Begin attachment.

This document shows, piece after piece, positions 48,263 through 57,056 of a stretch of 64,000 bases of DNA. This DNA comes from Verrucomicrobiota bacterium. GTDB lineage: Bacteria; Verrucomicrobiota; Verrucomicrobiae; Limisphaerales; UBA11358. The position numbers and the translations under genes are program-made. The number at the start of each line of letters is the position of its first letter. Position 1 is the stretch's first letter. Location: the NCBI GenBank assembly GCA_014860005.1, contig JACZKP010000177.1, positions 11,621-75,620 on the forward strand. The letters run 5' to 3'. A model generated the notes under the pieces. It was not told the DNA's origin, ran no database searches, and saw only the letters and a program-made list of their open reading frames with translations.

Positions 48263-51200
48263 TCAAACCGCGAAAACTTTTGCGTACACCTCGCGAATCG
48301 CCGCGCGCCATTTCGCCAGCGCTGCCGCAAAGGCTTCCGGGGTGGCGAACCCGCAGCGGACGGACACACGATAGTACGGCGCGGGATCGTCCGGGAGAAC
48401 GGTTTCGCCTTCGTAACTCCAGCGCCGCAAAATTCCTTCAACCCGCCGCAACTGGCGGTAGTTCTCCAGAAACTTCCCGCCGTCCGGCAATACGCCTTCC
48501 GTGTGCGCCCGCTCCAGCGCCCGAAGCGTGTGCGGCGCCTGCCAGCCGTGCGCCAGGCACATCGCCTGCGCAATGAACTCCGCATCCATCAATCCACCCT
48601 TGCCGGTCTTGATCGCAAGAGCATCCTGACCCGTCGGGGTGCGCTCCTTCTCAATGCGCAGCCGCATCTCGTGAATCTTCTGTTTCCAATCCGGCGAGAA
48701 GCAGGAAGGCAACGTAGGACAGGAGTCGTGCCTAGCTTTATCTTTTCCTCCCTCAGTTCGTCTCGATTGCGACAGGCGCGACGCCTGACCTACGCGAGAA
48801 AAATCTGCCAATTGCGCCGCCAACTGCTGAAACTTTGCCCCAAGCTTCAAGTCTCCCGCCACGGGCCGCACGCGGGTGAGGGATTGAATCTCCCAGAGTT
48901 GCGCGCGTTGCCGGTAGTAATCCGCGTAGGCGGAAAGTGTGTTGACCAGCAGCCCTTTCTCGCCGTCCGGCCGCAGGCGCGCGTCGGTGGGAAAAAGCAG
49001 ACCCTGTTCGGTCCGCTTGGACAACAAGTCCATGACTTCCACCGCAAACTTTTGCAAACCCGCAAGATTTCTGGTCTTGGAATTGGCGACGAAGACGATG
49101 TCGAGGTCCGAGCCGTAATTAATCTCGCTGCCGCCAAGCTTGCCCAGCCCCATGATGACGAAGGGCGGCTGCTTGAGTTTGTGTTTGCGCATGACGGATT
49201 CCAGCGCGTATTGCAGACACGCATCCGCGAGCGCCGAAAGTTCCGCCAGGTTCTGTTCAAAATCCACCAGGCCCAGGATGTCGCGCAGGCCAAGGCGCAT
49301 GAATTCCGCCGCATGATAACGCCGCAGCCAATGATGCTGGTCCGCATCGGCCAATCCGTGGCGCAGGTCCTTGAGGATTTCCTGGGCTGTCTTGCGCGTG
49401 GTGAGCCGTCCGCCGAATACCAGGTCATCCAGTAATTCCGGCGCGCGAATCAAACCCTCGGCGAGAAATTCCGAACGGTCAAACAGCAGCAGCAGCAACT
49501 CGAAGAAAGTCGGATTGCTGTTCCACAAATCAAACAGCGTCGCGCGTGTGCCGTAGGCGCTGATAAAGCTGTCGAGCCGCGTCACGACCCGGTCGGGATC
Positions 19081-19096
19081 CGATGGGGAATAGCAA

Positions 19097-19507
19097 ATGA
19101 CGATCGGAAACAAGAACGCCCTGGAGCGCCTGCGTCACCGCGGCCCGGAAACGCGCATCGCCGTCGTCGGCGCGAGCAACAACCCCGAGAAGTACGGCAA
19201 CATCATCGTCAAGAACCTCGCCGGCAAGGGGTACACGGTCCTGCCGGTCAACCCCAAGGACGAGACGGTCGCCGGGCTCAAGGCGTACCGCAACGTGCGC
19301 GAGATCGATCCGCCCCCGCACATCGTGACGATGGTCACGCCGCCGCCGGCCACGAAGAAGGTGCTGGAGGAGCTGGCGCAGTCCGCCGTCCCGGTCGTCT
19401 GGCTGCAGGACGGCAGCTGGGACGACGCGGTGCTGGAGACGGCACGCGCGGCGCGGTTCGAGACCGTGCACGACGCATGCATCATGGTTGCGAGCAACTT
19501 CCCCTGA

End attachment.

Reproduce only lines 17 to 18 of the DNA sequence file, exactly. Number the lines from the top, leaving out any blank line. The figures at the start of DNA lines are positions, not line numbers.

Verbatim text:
Positions 19081-19096
19081 CGATGGGGAATAGCAA